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The Arkansas Bar Association's House of Delegates moved the state closer Friday to a nobly challenging undertaking.

It's one by which we would ask the voters to be smart enough to accept the premise that they aren't informed enough to vote for state Supreme Court justices.

The Bar voted to embrace its task force's recommendation that the state switch to a system establishing a "merit selection" nominating commission to screen Supreme Court prospects and recommend three names to the governor, who'd pick only from those three.

It also embraced ethics reforms for all the other judgeships that would remain elected. Those judges could no longer accept gifts or seek or use political-group endorsements or pretend they didn't know their donors. They'd have to disqualify themselves from cases on account of conflicts or face special appeals of their refusals.

The Bar's appointment-method recommendation hinges on the state Legislature's agreement next year to refer the proposal or one like it to the voters as a constitutional amendment.

The ethics changes hinge on the currently elected state Supreme Court, which oversees professional committees that must study and recommend such things.

Incoming Chief Justice Dan Kemp advocated for some of the rule changes and moderated on Friday morning a panel discussion on the proposed reforms. He invited me to participate in the panel to talk about the media view of disclosure issues. But media outlets are so vast and fractured in the digital social-media age that they hold no prevailing singular view of anything.

Or at least that was my excuse for talking instead and inevitably about the politics of it all, while avoiding any personal broadsides on any members of the current state Supreme Court. I wasn't going to do that even before the word got slipped to me that the Bar leadership was worried that I'd blast this justice or that--on the stalling in the gay marriage case, or on the dominance of certain class-action-lawyer cabals in Supreme Court campaign finance, or any of a half-dozen other transgressions.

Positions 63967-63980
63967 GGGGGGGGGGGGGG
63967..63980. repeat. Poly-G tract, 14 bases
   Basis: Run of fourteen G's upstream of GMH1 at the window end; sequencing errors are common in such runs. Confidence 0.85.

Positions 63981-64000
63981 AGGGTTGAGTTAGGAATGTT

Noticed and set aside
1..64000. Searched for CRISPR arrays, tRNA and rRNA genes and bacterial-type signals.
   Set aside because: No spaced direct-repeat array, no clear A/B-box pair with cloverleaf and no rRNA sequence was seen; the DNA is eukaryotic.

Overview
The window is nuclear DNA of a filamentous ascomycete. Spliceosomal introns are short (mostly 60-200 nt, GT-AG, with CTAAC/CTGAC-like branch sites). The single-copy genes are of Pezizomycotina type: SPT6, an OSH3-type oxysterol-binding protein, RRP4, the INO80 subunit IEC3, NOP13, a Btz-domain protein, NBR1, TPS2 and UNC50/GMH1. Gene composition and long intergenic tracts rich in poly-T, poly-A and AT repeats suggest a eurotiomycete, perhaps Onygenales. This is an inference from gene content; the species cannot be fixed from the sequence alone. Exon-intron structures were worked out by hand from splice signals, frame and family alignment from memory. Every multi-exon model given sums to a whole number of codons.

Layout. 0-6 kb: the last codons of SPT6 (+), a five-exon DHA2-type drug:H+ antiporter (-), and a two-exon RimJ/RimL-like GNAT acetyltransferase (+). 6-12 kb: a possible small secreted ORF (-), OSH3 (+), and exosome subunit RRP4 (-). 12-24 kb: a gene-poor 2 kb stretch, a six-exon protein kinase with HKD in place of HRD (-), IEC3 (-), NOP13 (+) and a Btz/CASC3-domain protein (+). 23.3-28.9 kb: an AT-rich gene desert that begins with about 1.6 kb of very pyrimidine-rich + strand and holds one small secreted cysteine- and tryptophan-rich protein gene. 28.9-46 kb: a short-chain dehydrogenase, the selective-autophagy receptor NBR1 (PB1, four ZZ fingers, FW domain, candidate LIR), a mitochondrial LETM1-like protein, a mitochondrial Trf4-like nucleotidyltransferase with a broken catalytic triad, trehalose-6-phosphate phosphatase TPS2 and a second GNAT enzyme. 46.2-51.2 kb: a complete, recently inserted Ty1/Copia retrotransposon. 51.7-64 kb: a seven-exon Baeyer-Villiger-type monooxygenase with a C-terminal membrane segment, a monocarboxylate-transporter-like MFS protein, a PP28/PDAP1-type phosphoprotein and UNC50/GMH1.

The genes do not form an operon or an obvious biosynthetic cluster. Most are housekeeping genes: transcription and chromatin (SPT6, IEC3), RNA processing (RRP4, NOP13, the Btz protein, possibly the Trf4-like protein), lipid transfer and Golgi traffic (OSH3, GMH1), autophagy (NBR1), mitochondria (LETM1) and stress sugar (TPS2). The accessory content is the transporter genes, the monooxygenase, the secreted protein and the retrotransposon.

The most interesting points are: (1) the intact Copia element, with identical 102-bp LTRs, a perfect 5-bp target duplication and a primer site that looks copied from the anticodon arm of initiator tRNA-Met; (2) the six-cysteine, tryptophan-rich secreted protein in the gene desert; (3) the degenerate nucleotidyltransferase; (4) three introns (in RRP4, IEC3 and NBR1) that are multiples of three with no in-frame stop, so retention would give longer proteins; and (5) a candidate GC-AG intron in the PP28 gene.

It simply wouldn't be appropriate to go before the Bar Association and open up personally on the state Supreme Court. You do that kind of thing in the paper or to a different audience.

My point Friday was simple: We are naturally averse to submitting judges to raw electoral politics. We know they ought to be above it. We have barred them from directly seeking contributions. We have barred them from discussing issues for fear of prejudicing cases.

Even the very U.S. Supreme Court that gave us the anything-goes financing of "dark money" under Citizens United told Florida that judgeship elections were different and that the state could regulate those as it pleased in service to judicial integrity.

Gov. Asa Hutchinson came in to speak immediately after the panel discussion and added his endorsement, unveiled last year, of switching from elections to merit selection of Supreme Court justices.

That afternoon, the Bar's House of Delegates voted 40-to-18 in favor of the proposal and directed that the Bar draw up a proposed constitutional amendment for the Legislature's consideration. The tricky issues, yet to be addressed, will be the makeup and process of the nominating commission and whether to appoint these Supreme Court justices to single and lengthy terms to which they would stand for up-or-down retention by voters.

I'd been writing in favor of that voter-retention notion, the so-called Missouri Plan, but I've changed my mind. Dark money got lathered in Iowa to take out three judges facing up-or-down retention who had advanced the right of same-sex marriage. I fear we need to take the money and the people out of the process altogether--because, as the nation's founders knew, the pursuit of justice under the law must be removed from the direct voter control applied to the two other branches of government.

A judge does not represent constituents who elect him. His constituents are law and justice. He represents the people only in that he is supposed to provide the respected legal order--the rule of law--that civilized people require.

"Dark money" has flowed in our recent Supreme Court elections in unlimited amounts from undisclosed and presumably out-of-state special interests to launch unaccountable and sometimes fraudulent attacks. And that's what has prompted the state legal association to take a chance on these reform ideas.

So why not fix the "dark money," under the Florida precedent, and keep electing the Supreme Court justices?

My answer to that on the panel was that our aversion to submitting judges to raw electoral politics long preceded Citizens United. Well-lit money, of the kind pooled by class-action cabals or spread among political-action committees by a nursing home magnate, can be as egregious as "dark money."

So let's give the voters of the state a chance to show discretion and valor. They've surprised us before.


John Brummett, whose column appears regularly in the Arkansas Democrat-Gazette, was inducted into the Arkansas Writers' Hall of Fame in 2014. Email him at Read his @johnbrummett Twitter feed.

Editorial on 06/21/2016

Print Headline: One more step forward


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